A Fort Collins, Colorado, high school athlete died from the rare septicemic plague the day after he turned 16.
Taylor Thomas Gaes was a sophomore at Poudre High School. He was a pitcher for the baseball team and the football team’s quarterback. With his 6-foot-4, 210-pound frame, he reportedly had the potential for a “brilliant sports career.”
"We often talk about Taylor's potential as an athlete, but he was much more than that," Poudre Varsity Baseball Coach Russell Haigh said. "He was a good friend to all of our players. He was a special young man."
Gaes died on June 8 of septicemic plague, a fast-moving form of the bacterial infection, according to Larimer County Department of Health and Environment spokesperson Katie O’Donnell, The Denver Post reports.
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Haigh says that one week before Gaes’ death, he was in superb health.
Gaes showed flu-like symptoms on a Thursday and died four days later.
Septicemic plague is the most life-threatening form of the infection. It “goes straight into the blood,” O’Donnell said.
O’Donnell said Gaes did not show the typical symptom of the plague — swollen lymph nodes — but instead had muscle aches and pains, reports The Daily Mail. For this reason, authorities were not made aware of the danger of the infection sooner.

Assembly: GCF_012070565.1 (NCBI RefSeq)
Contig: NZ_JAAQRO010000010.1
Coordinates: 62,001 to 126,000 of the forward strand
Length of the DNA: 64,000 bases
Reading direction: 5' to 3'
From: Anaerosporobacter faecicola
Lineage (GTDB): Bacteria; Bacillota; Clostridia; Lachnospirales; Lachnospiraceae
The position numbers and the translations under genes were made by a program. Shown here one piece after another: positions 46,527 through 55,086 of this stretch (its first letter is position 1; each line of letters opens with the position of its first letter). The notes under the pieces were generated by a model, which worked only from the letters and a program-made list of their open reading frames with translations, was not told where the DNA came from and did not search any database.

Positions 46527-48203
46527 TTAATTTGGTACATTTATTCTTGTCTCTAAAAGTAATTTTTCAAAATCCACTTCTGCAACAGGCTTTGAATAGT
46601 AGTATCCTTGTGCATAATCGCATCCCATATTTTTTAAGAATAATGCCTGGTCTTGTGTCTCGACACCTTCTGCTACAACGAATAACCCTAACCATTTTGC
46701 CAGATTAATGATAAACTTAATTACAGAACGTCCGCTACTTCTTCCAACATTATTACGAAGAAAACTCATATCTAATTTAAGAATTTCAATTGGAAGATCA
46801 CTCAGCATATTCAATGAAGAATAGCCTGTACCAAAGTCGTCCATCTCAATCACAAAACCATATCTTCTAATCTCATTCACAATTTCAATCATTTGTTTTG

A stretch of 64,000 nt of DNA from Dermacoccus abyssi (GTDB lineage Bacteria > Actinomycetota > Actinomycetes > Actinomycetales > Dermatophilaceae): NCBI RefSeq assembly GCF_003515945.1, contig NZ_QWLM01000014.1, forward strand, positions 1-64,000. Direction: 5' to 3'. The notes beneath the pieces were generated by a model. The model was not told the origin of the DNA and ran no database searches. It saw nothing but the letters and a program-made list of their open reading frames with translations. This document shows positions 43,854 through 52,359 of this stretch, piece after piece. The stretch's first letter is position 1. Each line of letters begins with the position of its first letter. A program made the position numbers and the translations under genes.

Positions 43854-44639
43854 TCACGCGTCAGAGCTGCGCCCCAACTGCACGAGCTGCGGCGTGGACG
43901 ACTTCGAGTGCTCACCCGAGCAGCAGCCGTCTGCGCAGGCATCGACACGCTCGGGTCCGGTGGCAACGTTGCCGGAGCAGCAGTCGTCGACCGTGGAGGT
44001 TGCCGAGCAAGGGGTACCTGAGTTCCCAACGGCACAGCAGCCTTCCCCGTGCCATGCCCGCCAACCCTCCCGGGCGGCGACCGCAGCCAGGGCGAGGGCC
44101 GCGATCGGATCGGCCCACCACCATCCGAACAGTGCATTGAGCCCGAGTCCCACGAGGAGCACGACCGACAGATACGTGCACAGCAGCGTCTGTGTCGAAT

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Seven people contract the plague in the U.S. each year, and it had not been confirmed in Gaes’ home county of Larimer since 1999.
It is believed that Gaes contracted the illness from a flea bite or through contact with a dead animal on his family’s rural property.
Gaes’ family chose to release his name so those who attended his memorial service at their home would be aware of the risk and seek medical attention if they develop flu-like symptoms.
O’Donnell thinks the likelihood of any of the hundreds of people who attended Gaes’ memorial falling ill is very low.
“They had this big ceremony that a few hundred people attended,” O’Donnell said. "They would hate to see people get sick from it. There's a very slim chance that anyone would.”
Photo Credit: The Daily Mail